1. In the existing system, traders always demand lesser price saying that the particular farm birds are weigh     less when compared to other farms.
    2. Trader often stops the lifting of birds in the middle and lifts the birds of other farmer saying that the second     farmer has offered less price for cull bird as he has some disease or financial crisis.
    3. Traders say that a big farmer is selling the big farmer is selling the big batch of 1-2 lac birds in the next ten     days, that's why the prices are low. So, in the existing system, trader is exploiting the farmer saying that     there are lot of birds in the market without proportionate demand, and he quotes less price.

  • In the light of the above information, A.P. Poultry Federation has decided to coordinate with the farmers and traders and try to fix the cull bird rate depending on the demand and supply basis and declare the prices on weight basis in the newspapers as we are already doing in the case of egg prices.
  • For declaration of prices, Federation is planning to gather/collect the information regarding availability of cull birds and assess the demand in Hyderabad zone and in surrounding zones where our birds are going on weekly basis and declare the price in paper accordingly.


WTO and impact of removal of quantitative Restrictions on Indian Poultry Sector

  • The Uruguay rounds of trade negotiations were aimed at liberalising the world trade environment and thereby providing improved market access to the member countries.
  • The World Trade Organisation (WTO) since its establishment in 1995 has been enforcing various agreements that were concluded in the Uruguay rounds.
  • As a part of the agreement on the market access the member countries have made offers of reductions in the tariff and non-tariff barriers to trade.
  • The implications of these offers of trade liberalisation depend on the nature of the reduction in the barriers, in the scope of the coverage of the goods included in the offer package
  • There are 135 nations who are presently members of WTO.
  • In the Uruguay rounds, all the GAT of member countries agreed to

    1. 1.  provide tariff liberalisation on large number of commodities / items.
      2.  Remove all types of prohibitions or restrictions other than duties (i.e. tariff) .
      3. For the tariff liberalisation submitted to the WTO "offer rates", also called "bound level" or "bound rate      of duty".

  • The member countries are required to maintain the applied rate at or below the "bound rate".
  • India has agreed to make adjustments in the tariff rates to the level of bound rates for more than 3,300 commodities.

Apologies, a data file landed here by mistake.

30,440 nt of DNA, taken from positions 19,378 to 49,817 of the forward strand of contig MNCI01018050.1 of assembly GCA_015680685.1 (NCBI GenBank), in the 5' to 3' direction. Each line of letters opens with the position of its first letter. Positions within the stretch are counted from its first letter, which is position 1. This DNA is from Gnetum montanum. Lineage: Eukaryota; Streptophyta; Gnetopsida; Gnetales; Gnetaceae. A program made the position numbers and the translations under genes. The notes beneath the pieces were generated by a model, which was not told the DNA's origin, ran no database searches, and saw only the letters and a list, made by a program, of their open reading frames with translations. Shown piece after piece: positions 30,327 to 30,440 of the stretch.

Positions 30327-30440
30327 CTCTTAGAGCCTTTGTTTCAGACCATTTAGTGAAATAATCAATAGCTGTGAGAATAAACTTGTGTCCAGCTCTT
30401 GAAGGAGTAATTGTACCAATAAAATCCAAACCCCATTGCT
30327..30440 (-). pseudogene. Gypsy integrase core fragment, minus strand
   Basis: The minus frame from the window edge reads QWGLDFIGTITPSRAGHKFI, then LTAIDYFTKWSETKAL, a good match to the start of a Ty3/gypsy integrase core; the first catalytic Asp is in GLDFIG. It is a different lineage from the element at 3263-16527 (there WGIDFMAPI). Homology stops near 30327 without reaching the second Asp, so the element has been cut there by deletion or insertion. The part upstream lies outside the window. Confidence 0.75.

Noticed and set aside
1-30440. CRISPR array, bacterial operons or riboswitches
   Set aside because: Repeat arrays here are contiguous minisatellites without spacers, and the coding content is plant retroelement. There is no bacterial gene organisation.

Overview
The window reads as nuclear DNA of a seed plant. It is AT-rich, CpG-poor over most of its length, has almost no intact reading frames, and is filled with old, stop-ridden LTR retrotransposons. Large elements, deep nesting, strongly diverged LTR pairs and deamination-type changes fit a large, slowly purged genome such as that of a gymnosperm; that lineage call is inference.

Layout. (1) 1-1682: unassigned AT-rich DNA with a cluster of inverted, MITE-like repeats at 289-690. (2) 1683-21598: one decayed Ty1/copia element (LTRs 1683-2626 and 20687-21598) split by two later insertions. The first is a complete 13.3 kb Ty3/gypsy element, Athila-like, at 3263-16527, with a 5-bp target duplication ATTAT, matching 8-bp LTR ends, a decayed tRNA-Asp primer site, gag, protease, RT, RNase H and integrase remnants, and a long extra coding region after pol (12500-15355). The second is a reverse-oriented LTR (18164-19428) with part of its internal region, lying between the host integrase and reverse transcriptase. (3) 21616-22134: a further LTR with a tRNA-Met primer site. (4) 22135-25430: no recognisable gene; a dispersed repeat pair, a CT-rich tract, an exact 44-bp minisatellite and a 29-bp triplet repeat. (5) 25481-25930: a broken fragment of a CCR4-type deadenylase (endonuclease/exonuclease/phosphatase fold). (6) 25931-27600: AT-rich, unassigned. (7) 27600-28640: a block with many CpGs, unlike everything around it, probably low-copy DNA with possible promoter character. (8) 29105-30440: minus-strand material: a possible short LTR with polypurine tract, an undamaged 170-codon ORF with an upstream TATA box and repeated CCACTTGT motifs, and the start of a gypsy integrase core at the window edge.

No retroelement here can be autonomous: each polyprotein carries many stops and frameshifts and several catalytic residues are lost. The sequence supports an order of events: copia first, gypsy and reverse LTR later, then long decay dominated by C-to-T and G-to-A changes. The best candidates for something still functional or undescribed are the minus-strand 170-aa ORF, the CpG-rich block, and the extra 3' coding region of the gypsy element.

• It has also agreed to phase out quantitative restrictions on all commodities except for around 600 commodities for security, religion, health and other reasons by 2002 -3 as per the mutual agreement with her major trading partners and WTO.
  • Other member countries of WTO have also taken steps for tariff liberalisation and removal of quantitative restrictions.
  • In fact, developed countries had made similar commitments in earlier rounds of multi-lateral trading arrangements.
  • It was for the first time that the developing country like India took part in the tariff negotiations in Uruguay rounds.
  • The main objective of the tariff negotiations has been to enhance the market access.
  • The underlying principal of Uruguay rounds of agreements was to create a fair and equitable multi-lateral trading agreements that leads to development and increased income.
  • These principals are amplified further through specific provisions in various individual agreements under WTO.
  • Unlike most of the countries of the world, India's import has been subject to different types of quantitative restrictions.
  • These restrictions are in the form of non-automatic licences, import through canalised agencies, special import licence (SIL) 1 actual user criteria etc.
  • These restrictions are imposed because India presumes that it has unfavourable position of balance of payment (BOP).
  • In the early 1990s and even earlier to that, India had serious balance of payment problem.
  • However, this has declined significantly during the recent years.
  • The article relating to balance of payment mentions that a member country has to publicly announce a time schedule for elimination of quantitative restrictions.
  • India presented a case of time schedule of nine (09) years where Australia, Canada, Japan, EU, New Zealand, Switzerland and the US had objections to this -time schedule and brought the dispute settlement proceedings against India, which India ultimately lost.
  • The dispute settlement body of the WTO had adopted the panel and the subsequent appellant body reports ruled out that India was not justified in maintaining the QRs on balance of payment ground and advised India to bring its measures in conformity with the obligations under WTO.
  • The panel and the appellant body reports were adopted by the dispute settlement body on 22nd September 1999.
  • Pursuant to this, India and the US entered into a bilateral agreement on 28th December 1999 on the reasonable period of time for India to implement the rulings and recommendations of dispute settlement body.
  • According to this, the reasonable period of time given to India would expire on 1 st of Apri12001.